Welcome once again to a brand spanking new RETRO REVIEW! And this week it’s time to take a look at a Marvel Comics book or two, okay maybe three! So without further ado, I bring you The Mighty Thor # 179 through # 1981. Issue # 179 is cover dated August 1970, # 180 is cover dated September 1970 and # 181 is cover dated September 1970. The three issue make up one complete story line from the pen of Stan Lee. Issue # 179 featured the great Jack Kirby‘s last Thor work at Marvel before he left them for DC Comics in 1970. And issues # 180 & 181 feature Neal Adams, best known for his DC Comics work. Wow, it’s almost like a soap opera!
Time to jump into it with both feet. First up is the cover for Thor # 179. It’s Jack Kirby’s last Thor interior work, but it features a Neal Adams cover. Here tis:
It appears that the cover is all Adams, but I believe that John Romita Sr. maybe have done some corrections/alterations to it. Look at some of those background figures. Most people believe that the inks were supplied by John Verpoorten. Truthfully, it is not that striking a cover, at least by Marvel’s standards.
The story is entitled; “No More Thunder God!”. It is scripted by Stan Lee, pencilled by Jack Kirby and the inks are by the duo of Vince Colletta and John Verpoorten. For the record the story is apparently subtitled; “The Terrible Vengeance Of Loki!”. The latter may have been Stan’s prefered title, but Jack’s art came in with the No More Thunder God title emblazoned on the splash page.
The story itself is all about Loki seeking vengeance upon his half-brother, Thor. And to put it into a nutshell, Loki, using something called “the Living Mask” manages to switch faces and bodies with Thor. The rest of the comic features Balder and the Lady Sif battling Loki, who is in reality, Thor!
Issue # 180 arrived on the stand the following month and featured a cover by John Buscema, with an assist from Marie Severin. The inks were by Joe Sinnott. Though Neal Adams has stated that he drew the cover, but I sure don’t see it. Maybe he did a thumbnail sketch from which the cover was then drawn by Buscema. You be the judge.
The story in this book is entitled:”When Gods Go Mad!” and is again scripted by Stan Lee, but the pencils this issue are by Neal Adams and Joe Sinnott supplies his usual wonderful inks to Neal’s pencils. The book leads off with a great splash page, only the Thor pictured in said splash is actually Loki.
The issue itself features great battles between Thor (Loki) versus Loki (Thor), then Thor (Loki) against Balder and Sif. Odin even gets involved whisking Loki (Thor) away from the battle and placing him in chains in Asgard. Then Odin sends Loki (Thor) to Hades, well at least the Hades run by Mephisto! So we get additional super battle images drawn by Adams with Loki (Thor) facing off against Mephisto.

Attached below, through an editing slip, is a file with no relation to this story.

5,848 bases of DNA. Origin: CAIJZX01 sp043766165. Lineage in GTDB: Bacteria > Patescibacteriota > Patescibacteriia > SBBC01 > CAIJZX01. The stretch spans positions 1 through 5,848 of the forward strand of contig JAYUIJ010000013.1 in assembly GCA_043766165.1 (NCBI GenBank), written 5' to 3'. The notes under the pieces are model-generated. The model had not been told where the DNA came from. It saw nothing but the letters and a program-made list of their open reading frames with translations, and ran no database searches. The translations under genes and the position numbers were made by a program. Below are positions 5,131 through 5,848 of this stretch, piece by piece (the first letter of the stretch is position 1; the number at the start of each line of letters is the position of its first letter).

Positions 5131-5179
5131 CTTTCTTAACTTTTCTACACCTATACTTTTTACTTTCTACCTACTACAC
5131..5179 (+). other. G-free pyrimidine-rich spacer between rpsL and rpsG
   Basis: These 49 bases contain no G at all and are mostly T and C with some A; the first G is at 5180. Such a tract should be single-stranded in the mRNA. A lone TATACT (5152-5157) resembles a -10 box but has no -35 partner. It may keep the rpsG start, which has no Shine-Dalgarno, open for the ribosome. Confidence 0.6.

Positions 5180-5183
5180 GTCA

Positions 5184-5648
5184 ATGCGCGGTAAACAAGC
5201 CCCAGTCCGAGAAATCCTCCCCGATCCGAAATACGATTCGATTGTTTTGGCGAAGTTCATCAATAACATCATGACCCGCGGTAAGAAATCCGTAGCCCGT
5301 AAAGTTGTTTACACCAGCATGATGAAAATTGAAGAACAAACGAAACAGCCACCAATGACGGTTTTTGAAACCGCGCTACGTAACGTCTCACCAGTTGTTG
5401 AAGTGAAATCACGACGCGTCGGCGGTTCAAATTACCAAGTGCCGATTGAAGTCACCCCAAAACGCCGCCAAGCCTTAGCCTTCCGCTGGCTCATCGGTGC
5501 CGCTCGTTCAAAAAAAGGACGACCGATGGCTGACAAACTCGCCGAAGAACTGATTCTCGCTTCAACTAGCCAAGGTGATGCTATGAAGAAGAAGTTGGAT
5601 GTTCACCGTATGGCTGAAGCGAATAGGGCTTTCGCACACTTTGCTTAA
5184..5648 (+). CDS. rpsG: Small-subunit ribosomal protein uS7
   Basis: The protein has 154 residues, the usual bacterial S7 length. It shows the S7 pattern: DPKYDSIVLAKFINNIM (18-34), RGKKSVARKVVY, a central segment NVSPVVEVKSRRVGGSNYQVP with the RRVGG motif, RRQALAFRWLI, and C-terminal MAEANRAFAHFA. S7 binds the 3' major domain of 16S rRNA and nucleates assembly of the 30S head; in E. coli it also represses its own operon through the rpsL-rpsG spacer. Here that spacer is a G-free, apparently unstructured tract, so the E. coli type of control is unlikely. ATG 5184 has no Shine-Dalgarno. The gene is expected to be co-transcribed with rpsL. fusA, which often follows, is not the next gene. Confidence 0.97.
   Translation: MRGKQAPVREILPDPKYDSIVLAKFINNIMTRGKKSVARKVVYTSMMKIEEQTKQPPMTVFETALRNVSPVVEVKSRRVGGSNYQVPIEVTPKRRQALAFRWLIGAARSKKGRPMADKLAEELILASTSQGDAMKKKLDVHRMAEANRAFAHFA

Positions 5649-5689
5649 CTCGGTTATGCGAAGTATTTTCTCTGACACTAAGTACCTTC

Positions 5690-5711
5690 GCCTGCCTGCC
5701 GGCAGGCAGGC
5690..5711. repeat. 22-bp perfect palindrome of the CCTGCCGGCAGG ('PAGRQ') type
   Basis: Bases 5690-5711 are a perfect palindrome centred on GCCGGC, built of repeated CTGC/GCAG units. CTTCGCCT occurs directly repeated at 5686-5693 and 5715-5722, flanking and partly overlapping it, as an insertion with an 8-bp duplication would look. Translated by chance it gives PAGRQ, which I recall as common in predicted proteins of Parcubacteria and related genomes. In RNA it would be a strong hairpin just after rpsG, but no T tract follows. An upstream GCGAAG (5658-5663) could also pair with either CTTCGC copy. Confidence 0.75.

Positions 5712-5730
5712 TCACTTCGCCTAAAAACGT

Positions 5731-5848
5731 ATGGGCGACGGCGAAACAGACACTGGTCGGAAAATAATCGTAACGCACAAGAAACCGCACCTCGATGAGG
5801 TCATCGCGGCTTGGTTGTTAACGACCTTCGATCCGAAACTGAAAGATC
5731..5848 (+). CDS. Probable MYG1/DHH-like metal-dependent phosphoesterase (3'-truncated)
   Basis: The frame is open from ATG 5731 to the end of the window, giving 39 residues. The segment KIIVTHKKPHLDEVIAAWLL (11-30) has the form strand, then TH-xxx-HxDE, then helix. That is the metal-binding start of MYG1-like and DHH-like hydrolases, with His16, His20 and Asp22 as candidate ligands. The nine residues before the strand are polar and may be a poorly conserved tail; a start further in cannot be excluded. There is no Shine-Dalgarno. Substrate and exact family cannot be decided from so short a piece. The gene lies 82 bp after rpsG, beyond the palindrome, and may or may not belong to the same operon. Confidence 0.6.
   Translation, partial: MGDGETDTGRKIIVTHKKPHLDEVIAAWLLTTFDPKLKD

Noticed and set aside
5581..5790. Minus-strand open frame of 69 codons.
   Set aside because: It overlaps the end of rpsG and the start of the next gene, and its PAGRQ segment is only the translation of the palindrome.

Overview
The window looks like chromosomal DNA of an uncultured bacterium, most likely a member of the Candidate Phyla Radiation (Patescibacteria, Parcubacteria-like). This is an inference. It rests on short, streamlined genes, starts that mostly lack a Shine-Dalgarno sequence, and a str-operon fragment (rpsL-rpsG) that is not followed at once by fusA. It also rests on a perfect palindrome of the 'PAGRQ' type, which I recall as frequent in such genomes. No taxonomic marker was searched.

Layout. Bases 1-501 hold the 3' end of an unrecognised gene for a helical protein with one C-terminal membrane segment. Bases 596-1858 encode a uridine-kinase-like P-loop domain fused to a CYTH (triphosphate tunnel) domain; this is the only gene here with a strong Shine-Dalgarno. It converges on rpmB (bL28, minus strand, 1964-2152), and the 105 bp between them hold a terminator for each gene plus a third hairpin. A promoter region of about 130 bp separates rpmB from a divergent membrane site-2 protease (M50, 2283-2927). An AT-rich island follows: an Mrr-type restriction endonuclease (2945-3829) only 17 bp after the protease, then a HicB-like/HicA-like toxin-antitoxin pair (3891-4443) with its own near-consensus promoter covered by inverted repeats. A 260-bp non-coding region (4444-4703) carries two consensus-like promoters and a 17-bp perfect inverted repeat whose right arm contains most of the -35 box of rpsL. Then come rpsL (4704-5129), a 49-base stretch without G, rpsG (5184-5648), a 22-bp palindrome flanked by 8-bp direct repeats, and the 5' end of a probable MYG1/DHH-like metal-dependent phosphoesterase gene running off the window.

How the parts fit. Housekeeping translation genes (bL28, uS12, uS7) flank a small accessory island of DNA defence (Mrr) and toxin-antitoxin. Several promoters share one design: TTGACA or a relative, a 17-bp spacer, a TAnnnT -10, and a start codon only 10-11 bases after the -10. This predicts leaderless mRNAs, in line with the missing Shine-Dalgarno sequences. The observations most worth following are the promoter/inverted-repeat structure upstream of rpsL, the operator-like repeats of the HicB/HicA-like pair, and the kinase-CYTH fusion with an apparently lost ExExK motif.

Sif engages the help of the Warriors Three, and they themselves journey to Mephisto’s Hades, only to find Loki (Thor) entombed within mystical ice by Mephisto. And that’s where this, second issue of the three issue trilogy, ends.
Which bring us finally to The Mighty Thor # 181. Again the cover is penciled by John Buscema, with background assistance from Marie Severin. The inking job was either done by Joe Sinnott or John Verpoorten. There seems to be a dispute about this in the records. Take a look:
The story is entitled;”One God Must Fall!” It is scripted by Stan Lee. Neal Adams provided the pencils and Joe Sinnott the inks for the interior of this comic.
Things start off with a bang, with the Lady Sif and the Warriors Three battling Mephisto for the life and soul of Loki, who is actually Thor, trapped in Loki’s body. Thor uses Loki’s powers to assist Sif and is finally freed. The scene switches between Hades and Earth on page seven with a great two panels, that take up 2/3s of the page where Mephisto and Thor (actually Loki) are in the same pose. A pretty striking image in truth!
Thor (Loki) is now in the United Nations declaring that all humanity shall be his slaves. Balder the Brave breaks through and confronts him. Meanwhile Loki (Thor) faces off against Mephisto and using the power of goodness causes Mephisto to send him away. Mephisto also send Sif and the Warriors Three away, as well. All of them appear back in Asgard. Loki (Thor) immediately leaves for Earth to confront Thor (Loki), but Odin finally finds out about Loki’s plans, and plucks him from the United Nations, where he has just defeated Balder, and drops him into a construction site where Loki (Thor) awaits.
Once again Thor and Loki battle. Things don’t go so well until Loki (Thor) gets Thor (Loki) to throw his hammer, and in that moment strikes. The hammer, does not return to Thor (Loki) and Loki (Thor) transform back to mortal Donald Blake, and the spirit of Loki is forced back into his own body. Blake quickly reclaims his cane, striking it and becoming Thor once again. Loki realizes his plan has failed and surrenders, but disappears to plan anew. Thor flies away declaring that evil will never triumph as long as he is Thor!
A pretty good mini run of a great silver age series. It witnesses the passing off of the baton from Jack Kirby to Neal Adams, who would not draw any more Thor comics after these two issues, but cover artist John Buscema would step into the breach and become Thor’s artist for some time to follow.
That’s all see wrote for this episode of RETRO REVIEW, but I’ll be back next week with a new Fabulous Find and here again in two weeks for another new RETRO REVIEW. Spring is finally here and the baseball season soon to begin. Take care everyone!